The EU is going through its worst recession since WWII. Inflation has slowed, but employment and public finances are hard hit. The situation should stabilise in 2010.
The latest official economic forecast predicts the EU economy will shrink by 4% in 2009 – after growing by 0.8% in 2008. Almost all EU countries have been severely hit by the financial crisis, the sharp global downturn and, in some economies, ongoing housing market corrections.
However, as fiscal and monetary measures to stimulate the economy take effect, growth is expected to resume before the end of next year (despite an overall growth forecast of -0.1% for 2010). The figures – essentially the same for the euro area and the EU as a whole – are down compared with the autumn forecast and January 2009 interim forecast.
Inflation has fallen sharply in recent months. HICP inflation – the official measure – is expected to come in at just under 1% in the EU (0.5% in the euro area) for 2009, and to rise gradually to about 1¼% in 2010.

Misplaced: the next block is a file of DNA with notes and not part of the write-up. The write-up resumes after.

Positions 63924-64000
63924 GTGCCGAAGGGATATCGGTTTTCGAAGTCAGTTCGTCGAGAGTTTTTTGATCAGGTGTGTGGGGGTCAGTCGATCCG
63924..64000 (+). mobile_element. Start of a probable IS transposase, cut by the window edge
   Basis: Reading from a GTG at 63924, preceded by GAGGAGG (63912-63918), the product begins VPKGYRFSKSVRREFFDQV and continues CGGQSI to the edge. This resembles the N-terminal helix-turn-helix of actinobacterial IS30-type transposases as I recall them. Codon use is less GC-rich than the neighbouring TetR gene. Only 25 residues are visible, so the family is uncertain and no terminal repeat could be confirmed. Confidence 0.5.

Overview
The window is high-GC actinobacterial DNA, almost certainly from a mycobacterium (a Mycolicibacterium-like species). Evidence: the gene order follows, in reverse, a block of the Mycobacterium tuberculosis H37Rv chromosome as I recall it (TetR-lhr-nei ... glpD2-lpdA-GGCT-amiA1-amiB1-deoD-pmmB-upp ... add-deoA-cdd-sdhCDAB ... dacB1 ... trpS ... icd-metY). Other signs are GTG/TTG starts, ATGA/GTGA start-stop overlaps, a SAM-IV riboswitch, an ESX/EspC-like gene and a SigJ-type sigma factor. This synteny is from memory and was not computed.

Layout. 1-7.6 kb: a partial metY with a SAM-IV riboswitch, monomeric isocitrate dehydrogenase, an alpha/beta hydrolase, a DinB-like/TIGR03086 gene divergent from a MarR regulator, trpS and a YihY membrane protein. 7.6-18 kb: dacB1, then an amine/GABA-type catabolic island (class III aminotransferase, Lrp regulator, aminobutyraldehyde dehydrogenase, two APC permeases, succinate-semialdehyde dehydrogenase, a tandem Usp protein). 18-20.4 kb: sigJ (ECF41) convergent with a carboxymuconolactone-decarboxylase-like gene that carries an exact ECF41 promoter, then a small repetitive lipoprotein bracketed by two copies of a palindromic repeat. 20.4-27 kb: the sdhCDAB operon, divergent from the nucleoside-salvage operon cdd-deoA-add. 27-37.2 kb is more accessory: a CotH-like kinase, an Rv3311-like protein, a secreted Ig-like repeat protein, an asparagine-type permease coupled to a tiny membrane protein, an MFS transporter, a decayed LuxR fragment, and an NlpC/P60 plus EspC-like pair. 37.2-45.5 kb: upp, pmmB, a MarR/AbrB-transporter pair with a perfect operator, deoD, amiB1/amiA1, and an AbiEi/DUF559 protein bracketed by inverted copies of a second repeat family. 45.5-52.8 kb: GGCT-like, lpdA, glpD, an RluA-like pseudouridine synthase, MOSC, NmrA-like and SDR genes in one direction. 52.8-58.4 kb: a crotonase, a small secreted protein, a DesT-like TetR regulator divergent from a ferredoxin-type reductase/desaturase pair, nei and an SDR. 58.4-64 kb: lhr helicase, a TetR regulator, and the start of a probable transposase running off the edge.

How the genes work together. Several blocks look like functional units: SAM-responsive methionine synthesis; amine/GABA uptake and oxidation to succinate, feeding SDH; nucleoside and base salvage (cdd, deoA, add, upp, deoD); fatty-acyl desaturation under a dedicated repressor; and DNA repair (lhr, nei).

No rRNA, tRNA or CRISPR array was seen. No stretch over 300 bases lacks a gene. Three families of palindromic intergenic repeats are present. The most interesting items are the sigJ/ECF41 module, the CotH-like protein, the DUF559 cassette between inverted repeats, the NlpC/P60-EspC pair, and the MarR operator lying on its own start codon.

Employment is expected to contract by about 2½% in both the EU and the euro area this year, and by a further 1½% next year. Altogether, a net total of around 8½ million jobs could be lost in the EU in 2009-10, in contrast to the 9½ million created between 2006 and 2008.
Public finances have been hard hit too. As a whole, national budget deficits are set to more than double this year in the EU, from 2.3% of GDP in 2008 to 6% – and to increase to 7¼% in 2010. This is the result of shrinking tax revenues coupled with high public spending to fuel the recovery.
In the worst global recession since the Second World War, the outlook is still uncertain. Much hinges on the after-effects of the financial crisis – how strongly different parts of the economy respond to what is happening elsewhere and how effective fiscal and monetary stimulus measures prove to be.
The commission publishes economic forecasts four times a year. The comprehensive spring and autumn forecasts cover growth, inflation, employment and public budget deficits and debts for all EU members and several non-EU countries. The smaller interim forecasts – normally published in February and September – review developments since the preceding forecast for the largest economies only.